|
|
|
|
Search: 
Latin American Herald Tribune
Venezuela Overview
Venezuelan Embassies & Consulates Around The World
Sites/Blogs about Venezuela
Venezuelan Newspapers
Facts about Venezuela
Venezuela Tourism
Embassies in Caracas

Colombia Overview
Colombian Embassies & Consulates Around the World
Government Links
Embassies in Bogota
Media
Sites/Blogs about Colombia
Educational Institutions

Stocks

Commodities
Crude Oil
US Gasoline Prices
Natural Gas
Gold
Silver
Copper

Euro
UK Pound
Australia Dollar
Canada Dollar
Brazil Real
Mexico Peso
India Rupee

Antigua & Barbuda
Aruba
Barbados
Cayman Islands
Cuba
Curacao
Dominica

Grenada
Haiti
Jamaica
Saint Kitts and Nevis
Saint Lucia
Saint Vincent and the Grenadines

Belize
Costa Rica
El Salvador
Honduras
Nicaragua
Panama

Bahamas
Bermuda
Mexico

Argentina
Brazil
Chile
Guyana
Paraguay
Peru
Uruguay

What's New at LAHT?
Follow Us On Facebook
Follow Us On Twitter
Most Viewed on the Web
Popular on Twitter
Receive Our Daily Headlines


  HOME | Business & Economy (Click here for more)

Barcelona Water Firm 1st to Return HQ to Spain’s Catalonia since Banned Vote

BARCELONA – A major international utility company that provides water to the city of Barcelona announced on Tuesday it would return its headquarters to Catalonia, the first in a host of businesses that a year ago shifted their nerve-centers out of the region due to political and economic instability linked to an illegal declaration of independence.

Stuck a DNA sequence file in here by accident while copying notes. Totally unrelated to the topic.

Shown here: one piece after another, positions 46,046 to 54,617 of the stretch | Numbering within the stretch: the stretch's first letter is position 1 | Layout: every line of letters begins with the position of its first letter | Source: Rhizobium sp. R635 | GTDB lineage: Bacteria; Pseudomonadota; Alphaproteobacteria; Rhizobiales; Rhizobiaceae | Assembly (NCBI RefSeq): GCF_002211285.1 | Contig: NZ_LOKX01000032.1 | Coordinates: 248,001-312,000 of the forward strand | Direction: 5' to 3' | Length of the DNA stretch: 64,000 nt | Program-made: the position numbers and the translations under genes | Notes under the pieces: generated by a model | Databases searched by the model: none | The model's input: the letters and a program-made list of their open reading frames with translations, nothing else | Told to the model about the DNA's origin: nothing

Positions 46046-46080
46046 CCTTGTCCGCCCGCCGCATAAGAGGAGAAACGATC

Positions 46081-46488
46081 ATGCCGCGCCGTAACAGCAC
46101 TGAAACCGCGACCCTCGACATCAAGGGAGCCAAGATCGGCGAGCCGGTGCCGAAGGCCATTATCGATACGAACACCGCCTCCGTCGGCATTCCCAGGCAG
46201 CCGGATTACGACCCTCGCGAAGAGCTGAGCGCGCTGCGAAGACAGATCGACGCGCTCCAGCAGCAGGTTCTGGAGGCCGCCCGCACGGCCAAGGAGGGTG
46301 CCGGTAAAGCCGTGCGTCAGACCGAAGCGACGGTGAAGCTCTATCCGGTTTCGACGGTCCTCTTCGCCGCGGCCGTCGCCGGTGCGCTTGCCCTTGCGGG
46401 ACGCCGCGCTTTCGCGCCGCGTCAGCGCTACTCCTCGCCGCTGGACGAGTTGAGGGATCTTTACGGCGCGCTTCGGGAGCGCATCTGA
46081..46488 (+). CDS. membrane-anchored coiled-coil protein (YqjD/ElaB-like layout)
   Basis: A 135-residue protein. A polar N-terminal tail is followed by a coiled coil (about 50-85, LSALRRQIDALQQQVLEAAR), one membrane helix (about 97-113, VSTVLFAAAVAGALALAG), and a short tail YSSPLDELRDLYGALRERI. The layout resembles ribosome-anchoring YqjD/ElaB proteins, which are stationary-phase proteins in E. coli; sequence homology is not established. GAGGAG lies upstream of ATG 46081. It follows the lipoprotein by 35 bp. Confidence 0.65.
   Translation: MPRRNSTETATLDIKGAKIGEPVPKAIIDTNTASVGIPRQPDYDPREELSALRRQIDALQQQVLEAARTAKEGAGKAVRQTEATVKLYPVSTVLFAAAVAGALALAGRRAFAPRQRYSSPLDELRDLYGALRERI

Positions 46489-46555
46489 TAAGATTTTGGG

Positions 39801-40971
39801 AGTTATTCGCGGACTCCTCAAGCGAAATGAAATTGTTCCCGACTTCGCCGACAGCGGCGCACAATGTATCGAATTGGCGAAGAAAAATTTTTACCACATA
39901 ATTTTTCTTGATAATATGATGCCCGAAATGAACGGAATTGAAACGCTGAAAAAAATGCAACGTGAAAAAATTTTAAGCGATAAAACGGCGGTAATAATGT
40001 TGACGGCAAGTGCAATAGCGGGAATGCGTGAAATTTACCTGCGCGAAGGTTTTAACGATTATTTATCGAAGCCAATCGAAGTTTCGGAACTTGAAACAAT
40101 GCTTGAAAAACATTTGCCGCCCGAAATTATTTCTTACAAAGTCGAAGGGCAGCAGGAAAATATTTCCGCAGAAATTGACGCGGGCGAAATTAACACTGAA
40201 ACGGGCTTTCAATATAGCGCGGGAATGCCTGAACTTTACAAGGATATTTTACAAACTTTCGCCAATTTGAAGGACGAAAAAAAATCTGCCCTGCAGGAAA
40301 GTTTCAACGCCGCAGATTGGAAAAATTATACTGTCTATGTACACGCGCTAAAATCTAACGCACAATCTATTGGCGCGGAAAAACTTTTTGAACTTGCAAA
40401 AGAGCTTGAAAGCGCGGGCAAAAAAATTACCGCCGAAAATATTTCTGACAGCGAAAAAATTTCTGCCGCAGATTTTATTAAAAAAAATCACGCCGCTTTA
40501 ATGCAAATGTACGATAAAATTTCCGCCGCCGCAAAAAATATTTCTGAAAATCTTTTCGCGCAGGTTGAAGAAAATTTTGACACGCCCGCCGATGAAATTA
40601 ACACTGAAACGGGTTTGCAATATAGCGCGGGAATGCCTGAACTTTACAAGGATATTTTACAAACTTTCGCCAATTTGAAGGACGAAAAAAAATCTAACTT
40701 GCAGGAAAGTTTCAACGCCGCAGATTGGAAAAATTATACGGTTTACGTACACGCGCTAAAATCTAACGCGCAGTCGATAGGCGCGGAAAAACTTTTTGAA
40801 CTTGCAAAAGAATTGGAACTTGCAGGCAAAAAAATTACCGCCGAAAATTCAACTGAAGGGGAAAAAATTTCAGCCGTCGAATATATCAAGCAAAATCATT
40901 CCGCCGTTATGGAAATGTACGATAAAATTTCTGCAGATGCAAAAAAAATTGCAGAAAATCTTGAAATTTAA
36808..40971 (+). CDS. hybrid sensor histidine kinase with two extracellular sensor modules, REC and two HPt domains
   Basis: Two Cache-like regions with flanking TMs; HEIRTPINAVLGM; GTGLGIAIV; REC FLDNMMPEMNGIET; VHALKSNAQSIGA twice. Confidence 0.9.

The Sociedad General de Aguas de Barcelona (Agbar), a company dedicated to services, distribution and treatment of water which for years had its headquarters in Barcelona’s iconic Torre Glòries – formerly known as the Torre Agbar – had decided to temporarily move its nerve-center to Spain’s capital Madrid on Oct. 7, joining thousands of large, medium and small businesses, including major banks, that shifted out of Catalonia to protect shareholders.

“The board of directors at SGAB, the Agbar group’s parent company, has decided to re-establish its headquarters in Barcelona,” a company statement said. “The board of directors adopted this measure given the economic stability.”

The relocation of its HQ from Barcelona to the capital did not affect services in Catalonia, the company had argued.

Over 3,000 Catalonia-based companies moved out of the region, including renowned firms like Codorníu, which was the first to produce Spain’s sparkling cava wine, lenders CaixaBank and Banco Sabadell, and energy giant Gas Natural Fenosa.

The exodus was sparked by the erstwhile Catalan regional government’s pledge to declare independence from Spain following a referendum on Oct. 1, which was ruled illegal by the Spanish judiciary.

The Catalan regional parliament did pass a resolution declaring independence on Oct. 27, but Spain’s central government, at the time lead by conservative former prime minister Mariano Rajoy, swiftly reeled back Catalonia’s autonomy by triggering a hitherto dormant article of the Constitution to impose direct-rule from Madrid.

 

Enter your email address to subscribe to free headlines (and great cartoons so every email has a happy ending!) from the Latin American Herald Tribune:

 

Copyright Latin American Herald Tribune - 2005-2018 © All rights reserved